Size / / /


Imagine a woman. Imagine a spider. Imagine
the woman is a spider, but also a woman, and also
imagine that she made everything you see,
and also that she made you, so that you might see
the other things she made. Imagine that she made
your imagination.

Thinking about the thought-spider-woman
leads rapidly to tautological territory; she is
a mirror held up to a mirror held up
to the light flickering on the walls of the cave.

Of course, there are many kinds of spiders,
and of course, she made the many spiders,
the shy ones, the slow-to-anger black widows,
the recluses that kill with bites you never feel,
the orb-spinners, the garden spiders, the harmless
flycatchers that live in the corners of your room.

Imagine that she cannot control her thoughts,
that to imagine is to create, imagine that everything
she imagined came instantly to be. Think about
the experiments done by drugging spiders, and the webs
they made; the obsessive spirals of spiders
on speed, the lazy cat's-cradles of spiders
on THC. Imagine that the world is a series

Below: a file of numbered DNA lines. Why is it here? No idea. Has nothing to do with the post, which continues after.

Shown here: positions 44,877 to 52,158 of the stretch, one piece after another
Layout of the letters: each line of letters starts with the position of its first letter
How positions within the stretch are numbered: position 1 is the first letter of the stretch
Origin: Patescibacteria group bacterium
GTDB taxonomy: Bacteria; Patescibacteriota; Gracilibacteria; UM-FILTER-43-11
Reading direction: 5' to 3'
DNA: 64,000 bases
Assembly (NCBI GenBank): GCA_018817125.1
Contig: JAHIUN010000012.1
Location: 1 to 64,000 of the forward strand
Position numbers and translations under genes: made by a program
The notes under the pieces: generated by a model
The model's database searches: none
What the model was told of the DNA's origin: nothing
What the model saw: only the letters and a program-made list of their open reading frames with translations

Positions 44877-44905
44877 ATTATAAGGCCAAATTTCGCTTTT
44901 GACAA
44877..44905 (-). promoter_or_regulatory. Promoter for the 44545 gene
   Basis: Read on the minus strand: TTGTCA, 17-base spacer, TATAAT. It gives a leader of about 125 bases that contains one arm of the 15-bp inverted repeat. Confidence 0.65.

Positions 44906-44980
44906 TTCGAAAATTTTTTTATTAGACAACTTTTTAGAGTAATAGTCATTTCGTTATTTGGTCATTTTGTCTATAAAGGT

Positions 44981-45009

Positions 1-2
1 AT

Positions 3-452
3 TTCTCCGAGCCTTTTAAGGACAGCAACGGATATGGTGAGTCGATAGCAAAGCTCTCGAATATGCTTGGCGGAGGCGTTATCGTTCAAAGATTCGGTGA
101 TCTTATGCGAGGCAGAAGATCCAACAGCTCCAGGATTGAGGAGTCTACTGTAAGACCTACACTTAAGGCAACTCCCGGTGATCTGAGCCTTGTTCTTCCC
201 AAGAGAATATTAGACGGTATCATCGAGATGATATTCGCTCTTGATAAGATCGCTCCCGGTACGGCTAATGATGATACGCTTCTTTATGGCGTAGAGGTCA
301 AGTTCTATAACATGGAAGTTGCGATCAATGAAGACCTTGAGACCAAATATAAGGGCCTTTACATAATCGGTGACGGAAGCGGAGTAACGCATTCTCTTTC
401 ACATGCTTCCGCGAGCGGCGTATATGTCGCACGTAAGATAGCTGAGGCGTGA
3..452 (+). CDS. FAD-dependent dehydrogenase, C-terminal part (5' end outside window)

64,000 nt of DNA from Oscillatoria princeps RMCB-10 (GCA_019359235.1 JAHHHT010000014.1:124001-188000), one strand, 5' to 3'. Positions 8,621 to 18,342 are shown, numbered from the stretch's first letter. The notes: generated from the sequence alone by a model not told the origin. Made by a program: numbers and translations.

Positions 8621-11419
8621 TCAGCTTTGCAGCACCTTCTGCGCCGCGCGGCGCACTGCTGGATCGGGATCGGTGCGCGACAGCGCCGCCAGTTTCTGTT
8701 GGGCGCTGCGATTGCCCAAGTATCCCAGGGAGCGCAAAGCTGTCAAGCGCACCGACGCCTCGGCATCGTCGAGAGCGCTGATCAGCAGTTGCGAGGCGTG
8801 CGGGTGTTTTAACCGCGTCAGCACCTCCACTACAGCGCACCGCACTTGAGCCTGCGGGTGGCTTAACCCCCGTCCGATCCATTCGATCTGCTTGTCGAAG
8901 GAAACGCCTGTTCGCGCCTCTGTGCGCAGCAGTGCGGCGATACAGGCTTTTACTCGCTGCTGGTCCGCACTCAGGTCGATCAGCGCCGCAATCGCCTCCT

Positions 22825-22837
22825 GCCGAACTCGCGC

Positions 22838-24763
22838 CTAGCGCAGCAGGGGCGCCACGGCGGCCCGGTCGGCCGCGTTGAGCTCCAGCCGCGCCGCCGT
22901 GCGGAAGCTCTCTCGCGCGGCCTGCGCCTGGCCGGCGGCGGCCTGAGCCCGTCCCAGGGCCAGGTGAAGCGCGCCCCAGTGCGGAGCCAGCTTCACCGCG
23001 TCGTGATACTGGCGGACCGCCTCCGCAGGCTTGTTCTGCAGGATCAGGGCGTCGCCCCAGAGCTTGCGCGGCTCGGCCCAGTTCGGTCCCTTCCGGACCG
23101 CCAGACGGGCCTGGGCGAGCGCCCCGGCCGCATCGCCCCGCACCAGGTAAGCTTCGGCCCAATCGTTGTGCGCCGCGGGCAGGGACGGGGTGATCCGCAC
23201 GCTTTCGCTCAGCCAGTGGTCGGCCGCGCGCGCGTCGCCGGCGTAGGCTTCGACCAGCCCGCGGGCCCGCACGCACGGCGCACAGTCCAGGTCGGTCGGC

of webs spun by a woman (who is a spider)
who is imagining herself through a series
of altered states. Is that an explanation
for anything?

Imagine that she imagined
beings that could imagine things themselves.
Imagine that she imagined you.

Imagine the responsibility
that implies.


Copyright © 2003 Tim Pratt

Reader Comments

Tim Pratt is a poet and fiction writer living in the San Francisco Bay Area. He attended Clarion in 1999, and now works as an editorial assistant for Locus, and also edits Star*Line, the journal of the Science Fiction Poetry Association. His work has appeared in Asimov's, Strange Horizons, The Year's Best Fantasy & Horror, and other nice places. His previous publications in Strange Horizons can be found in our Archive. For more about Tim, visit his Web site.

Author's Note: In my ongoing Bestiary series, I try to find new perspectives on mythic creatures, while remaining respectful of the sources from which they originate. "Ts'its'tsi'nako" (also called Spider Woman and Thought Woman) is a creator figure in Laguna Native American myth.

Tim Pratt won a Hugo Award for his short fiction (and lost a Nebula and a World Fantasy Award), and his stories have appeared in The Best American Short Stories, The Year's Best Fantasy, and other nice places. He lives in Oakland, California, with his wife Heather Shaw and son River. For more information about him and his work, see his website. To contact him, send him email at
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